While he is a great advocate for NASA and space travel, his greatest fictional works address the recurrent theme of much of the modern age’s more significant literature: the separation of spirit and imagination from technological achievement and the dangers that attend this divorce. He asks, How much that is homely, lovable, beautiful, and irreplaceably precious will you cast aside for the sake of ease and self-fulfillment? How much wonder will people willfully drain from their lives in the cause of expediency? Such literature can be filled with much gloom in other hands, but Bradbury remains a poet of affirmation.
“The thing that drives me most often is an immense gratitude that I was given this one chance to live, to be alive the one time round in a miraculous experience that never ceases to be glorious and dismaying,” he wrote to his friend Russell Kirk many years ago. He added: “I accept the whole damn thing. It is neither all beautiful nor all terrible, but a wash of multitudinous despairs and exhilarations about which we know nothing. Our history is so small, our experience so limited, our science so inadequate, our theologies so crammed in mere matchboxes, that we know we stand on the outer edge of a beginning and our greatest history lies before us, frightening and lovely, much darkness and much light.”
Where William Faulkner famously wrote that the past is never dead, as it isn’t even past yet, Bradbury would perhaps add that only in the past lies the matrix of mores that make life worthwhile, whether in a spaceship headed to the farthest reaches of the universe, or in quiet Green Town, Ill., modeled after the small Midwestern city where he was born.
To Bradbury, the world of his boyhood in Waukegan must seem sometimes like a pleasant memory of a half-forgotten dream. Despite its flaws (common to any small town or city), it was a world of quiet talks with friends and family members on the front porch in summertime, with dandelion wine for refreshment. And on the Fourth of July, fire balloons: those small baskets of burning light that mount aloft through miles of quietness into the night sky and blend with the stars before disappearing, while grandparents, parents, and cousins stand and watch.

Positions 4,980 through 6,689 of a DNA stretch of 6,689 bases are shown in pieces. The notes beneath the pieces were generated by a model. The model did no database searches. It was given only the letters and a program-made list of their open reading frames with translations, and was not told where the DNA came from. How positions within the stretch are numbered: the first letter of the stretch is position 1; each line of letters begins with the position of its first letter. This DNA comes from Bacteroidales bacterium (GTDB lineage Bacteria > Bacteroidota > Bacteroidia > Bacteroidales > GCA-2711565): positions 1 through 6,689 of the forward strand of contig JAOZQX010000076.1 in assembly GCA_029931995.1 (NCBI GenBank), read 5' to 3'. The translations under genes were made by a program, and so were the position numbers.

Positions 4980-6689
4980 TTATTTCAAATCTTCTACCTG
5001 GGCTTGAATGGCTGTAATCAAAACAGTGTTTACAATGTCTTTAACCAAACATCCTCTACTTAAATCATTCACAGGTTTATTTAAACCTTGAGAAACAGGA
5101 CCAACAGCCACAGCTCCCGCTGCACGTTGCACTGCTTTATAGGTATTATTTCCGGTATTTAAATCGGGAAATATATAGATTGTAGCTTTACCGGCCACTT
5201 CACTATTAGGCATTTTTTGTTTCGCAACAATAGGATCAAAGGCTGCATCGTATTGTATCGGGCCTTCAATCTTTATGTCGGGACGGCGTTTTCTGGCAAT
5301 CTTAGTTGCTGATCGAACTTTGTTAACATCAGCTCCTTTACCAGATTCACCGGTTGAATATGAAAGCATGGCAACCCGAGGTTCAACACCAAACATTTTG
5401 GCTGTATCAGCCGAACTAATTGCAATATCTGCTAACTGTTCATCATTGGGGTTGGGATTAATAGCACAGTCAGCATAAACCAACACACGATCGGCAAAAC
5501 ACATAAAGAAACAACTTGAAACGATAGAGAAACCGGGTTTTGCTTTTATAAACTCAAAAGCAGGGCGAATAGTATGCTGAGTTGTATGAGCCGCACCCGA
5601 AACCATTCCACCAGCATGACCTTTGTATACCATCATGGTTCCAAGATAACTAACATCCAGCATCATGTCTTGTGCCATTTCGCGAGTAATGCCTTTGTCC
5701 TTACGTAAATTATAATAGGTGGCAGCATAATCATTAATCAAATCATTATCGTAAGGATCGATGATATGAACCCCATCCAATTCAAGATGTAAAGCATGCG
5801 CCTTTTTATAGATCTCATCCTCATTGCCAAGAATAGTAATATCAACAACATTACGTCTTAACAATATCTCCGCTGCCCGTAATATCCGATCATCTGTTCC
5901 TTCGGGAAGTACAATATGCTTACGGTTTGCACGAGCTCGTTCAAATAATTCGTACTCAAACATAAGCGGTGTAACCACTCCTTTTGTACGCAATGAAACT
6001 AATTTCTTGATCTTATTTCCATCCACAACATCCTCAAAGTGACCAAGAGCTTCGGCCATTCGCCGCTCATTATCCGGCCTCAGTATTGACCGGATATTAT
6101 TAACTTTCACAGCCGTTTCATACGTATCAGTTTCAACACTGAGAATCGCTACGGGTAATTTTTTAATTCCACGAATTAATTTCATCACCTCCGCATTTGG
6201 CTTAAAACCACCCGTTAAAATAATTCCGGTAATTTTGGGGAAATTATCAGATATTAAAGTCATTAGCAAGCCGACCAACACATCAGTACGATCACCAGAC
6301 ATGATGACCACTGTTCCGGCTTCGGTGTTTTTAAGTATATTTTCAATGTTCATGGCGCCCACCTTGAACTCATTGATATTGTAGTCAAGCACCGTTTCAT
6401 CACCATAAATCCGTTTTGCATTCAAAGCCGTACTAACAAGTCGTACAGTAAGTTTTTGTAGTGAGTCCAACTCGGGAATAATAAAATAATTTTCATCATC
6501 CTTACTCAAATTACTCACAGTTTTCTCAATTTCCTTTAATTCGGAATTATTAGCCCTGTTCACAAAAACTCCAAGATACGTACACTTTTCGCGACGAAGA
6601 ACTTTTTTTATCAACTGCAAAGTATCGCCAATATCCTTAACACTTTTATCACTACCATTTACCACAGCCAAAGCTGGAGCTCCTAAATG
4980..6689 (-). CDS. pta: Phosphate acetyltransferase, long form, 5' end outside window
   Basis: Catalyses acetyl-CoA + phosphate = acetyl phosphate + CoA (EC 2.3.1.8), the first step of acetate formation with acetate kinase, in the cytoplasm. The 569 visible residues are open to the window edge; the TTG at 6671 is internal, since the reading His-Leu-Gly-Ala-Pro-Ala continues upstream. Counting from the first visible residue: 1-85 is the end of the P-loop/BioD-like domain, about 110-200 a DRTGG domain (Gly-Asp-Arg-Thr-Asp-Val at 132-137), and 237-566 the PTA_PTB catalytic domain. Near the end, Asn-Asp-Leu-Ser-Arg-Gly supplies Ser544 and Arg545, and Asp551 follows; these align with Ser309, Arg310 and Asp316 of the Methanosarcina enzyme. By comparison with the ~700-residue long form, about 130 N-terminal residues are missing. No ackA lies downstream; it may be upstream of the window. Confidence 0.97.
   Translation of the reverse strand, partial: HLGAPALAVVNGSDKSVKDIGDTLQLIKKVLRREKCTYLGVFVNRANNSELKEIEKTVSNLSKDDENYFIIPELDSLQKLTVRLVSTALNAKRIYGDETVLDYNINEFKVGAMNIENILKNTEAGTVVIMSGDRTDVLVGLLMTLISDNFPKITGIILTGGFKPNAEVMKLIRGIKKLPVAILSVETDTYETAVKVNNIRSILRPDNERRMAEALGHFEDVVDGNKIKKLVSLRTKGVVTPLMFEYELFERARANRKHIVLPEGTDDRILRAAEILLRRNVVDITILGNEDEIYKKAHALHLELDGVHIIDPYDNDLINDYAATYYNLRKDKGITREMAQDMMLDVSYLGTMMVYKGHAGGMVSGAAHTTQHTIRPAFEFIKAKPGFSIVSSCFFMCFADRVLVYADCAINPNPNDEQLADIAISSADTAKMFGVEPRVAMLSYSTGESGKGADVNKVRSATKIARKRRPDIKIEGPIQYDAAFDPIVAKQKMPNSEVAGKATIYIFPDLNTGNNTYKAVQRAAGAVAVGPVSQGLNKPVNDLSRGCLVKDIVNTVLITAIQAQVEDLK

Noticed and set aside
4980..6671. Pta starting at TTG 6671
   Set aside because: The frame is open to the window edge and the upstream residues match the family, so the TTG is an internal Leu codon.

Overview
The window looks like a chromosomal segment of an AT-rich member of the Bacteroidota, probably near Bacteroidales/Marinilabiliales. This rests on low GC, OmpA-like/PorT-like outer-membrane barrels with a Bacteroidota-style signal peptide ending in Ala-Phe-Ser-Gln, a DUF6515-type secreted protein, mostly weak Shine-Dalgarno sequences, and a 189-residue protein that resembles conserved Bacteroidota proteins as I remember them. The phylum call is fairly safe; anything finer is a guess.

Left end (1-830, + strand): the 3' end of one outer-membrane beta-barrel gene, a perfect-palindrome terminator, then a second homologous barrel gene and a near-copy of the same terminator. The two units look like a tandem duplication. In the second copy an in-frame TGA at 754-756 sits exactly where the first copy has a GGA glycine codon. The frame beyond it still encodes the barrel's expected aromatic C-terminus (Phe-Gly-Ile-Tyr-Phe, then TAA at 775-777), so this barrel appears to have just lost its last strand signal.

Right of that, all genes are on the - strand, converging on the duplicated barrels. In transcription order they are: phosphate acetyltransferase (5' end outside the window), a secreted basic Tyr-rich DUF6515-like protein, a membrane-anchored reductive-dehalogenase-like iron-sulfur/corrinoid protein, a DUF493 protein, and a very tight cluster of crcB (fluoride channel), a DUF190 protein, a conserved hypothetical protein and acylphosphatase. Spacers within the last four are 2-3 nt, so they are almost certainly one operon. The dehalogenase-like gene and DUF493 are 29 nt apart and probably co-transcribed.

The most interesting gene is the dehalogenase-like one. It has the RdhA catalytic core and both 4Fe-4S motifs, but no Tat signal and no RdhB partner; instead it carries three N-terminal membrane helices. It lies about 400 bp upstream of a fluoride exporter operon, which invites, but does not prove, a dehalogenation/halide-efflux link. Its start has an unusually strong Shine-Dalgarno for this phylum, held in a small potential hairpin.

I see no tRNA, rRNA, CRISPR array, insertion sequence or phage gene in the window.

How far we have come since then, as we make our way through the early 21st century with the disquieting sense that something valuable has been lost over the years since the fire balloons disappeared.
It was in Waukegan that young Ray Bradbury took in a circus sideshow featuring “Mr. Electrico,” a mysterious worker of wonders with an electric wand. At one point near the conclusion of his performance, he called for the children in the audience to come forward. Glowing with electricity, the magician then faced the assembled children and gently touched them one at a time with his magic wand, shouting a hair-raising blessing upon each of them in turn. As he touched the young future author with the wand he commanded, “Live forever!” Somehow, the boy knew he might do just that.
The years passed, and now, at age 90, Bradbury has done a lot of living; the details are described in Sam Weller’s superb biography, The Bradbury Chronicles: The Life of Ray Bradbury (2005). Bradbury learned long ago that amidst the joy, there is also evil in the world and in the hearts of men. In a letter, he once wrote that each one of us has “a private keep somewhere in the upper part of the head where, from time to time, of midnights, the beast can be heard raving. To control that, to the end of life, to stay contemplative, sane, good-humored, is our entire work, in the midst of cities that tempt us to inhumanity, and passions that threaten to drive through the skin with invisible spikes.”